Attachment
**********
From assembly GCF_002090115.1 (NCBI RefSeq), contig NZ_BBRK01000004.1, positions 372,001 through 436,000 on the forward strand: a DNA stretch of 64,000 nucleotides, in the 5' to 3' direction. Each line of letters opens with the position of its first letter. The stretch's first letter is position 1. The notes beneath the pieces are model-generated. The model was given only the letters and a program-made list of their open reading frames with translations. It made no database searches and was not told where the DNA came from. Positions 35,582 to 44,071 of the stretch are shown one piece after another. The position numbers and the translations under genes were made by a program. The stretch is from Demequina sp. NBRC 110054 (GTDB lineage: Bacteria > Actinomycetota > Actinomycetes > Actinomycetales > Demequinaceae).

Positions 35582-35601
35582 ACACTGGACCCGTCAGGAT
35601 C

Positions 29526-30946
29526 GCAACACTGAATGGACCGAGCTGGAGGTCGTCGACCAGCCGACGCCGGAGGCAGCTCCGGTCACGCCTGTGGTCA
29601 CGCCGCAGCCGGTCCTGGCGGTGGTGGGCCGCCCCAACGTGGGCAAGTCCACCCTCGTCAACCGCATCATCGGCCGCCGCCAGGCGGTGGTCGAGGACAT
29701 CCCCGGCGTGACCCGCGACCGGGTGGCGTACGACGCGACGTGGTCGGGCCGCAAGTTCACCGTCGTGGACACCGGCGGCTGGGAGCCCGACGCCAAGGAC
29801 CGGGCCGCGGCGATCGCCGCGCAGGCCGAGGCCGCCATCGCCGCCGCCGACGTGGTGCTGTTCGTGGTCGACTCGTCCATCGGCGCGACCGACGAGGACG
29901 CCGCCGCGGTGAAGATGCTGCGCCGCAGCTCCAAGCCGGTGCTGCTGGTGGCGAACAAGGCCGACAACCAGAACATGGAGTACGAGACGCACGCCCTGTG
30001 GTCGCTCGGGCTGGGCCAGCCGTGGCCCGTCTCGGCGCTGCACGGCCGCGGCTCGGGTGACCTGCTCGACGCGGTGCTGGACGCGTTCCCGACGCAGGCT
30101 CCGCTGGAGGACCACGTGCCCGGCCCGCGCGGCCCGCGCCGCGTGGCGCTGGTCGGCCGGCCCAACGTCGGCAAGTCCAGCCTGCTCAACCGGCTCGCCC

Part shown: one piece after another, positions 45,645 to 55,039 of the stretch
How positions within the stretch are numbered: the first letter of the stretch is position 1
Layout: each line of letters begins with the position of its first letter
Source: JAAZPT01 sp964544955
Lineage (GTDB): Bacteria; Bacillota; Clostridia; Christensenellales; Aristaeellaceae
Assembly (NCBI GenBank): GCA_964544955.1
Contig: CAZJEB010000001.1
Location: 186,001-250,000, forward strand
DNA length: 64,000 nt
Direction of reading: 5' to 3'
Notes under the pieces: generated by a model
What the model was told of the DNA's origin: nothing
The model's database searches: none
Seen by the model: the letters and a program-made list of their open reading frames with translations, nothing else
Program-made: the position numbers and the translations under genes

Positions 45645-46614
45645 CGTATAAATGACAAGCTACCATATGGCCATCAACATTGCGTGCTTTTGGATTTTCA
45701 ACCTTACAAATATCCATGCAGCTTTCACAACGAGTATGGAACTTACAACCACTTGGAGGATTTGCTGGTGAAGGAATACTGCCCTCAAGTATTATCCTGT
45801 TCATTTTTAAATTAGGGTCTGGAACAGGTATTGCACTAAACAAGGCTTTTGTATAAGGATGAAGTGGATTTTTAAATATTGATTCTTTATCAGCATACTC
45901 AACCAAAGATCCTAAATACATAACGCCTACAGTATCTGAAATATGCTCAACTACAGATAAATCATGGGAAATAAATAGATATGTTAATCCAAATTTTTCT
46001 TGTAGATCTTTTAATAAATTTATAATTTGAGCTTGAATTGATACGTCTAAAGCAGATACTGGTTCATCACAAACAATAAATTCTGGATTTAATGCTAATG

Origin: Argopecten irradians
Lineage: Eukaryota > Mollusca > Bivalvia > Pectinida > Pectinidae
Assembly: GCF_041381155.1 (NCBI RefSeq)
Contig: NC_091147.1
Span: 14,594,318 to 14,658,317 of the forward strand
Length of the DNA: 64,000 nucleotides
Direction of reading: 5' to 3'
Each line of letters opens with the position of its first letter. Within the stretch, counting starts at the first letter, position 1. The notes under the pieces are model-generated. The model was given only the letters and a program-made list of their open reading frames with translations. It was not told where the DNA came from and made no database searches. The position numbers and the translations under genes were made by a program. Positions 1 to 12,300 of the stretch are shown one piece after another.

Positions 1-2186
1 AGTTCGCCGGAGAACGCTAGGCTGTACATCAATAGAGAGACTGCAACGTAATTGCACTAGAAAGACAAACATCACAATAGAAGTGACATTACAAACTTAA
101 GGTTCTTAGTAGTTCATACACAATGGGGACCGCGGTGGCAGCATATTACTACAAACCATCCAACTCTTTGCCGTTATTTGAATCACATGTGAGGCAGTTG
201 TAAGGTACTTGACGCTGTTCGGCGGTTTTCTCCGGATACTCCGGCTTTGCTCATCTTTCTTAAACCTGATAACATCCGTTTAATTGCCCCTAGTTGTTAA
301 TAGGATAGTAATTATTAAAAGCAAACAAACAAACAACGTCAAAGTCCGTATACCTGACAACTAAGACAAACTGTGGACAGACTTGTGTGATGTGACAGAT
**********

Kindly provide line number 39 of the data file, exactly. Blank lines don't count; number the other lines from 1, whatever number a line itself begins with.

Length of the DNA: 64,000 nucleotides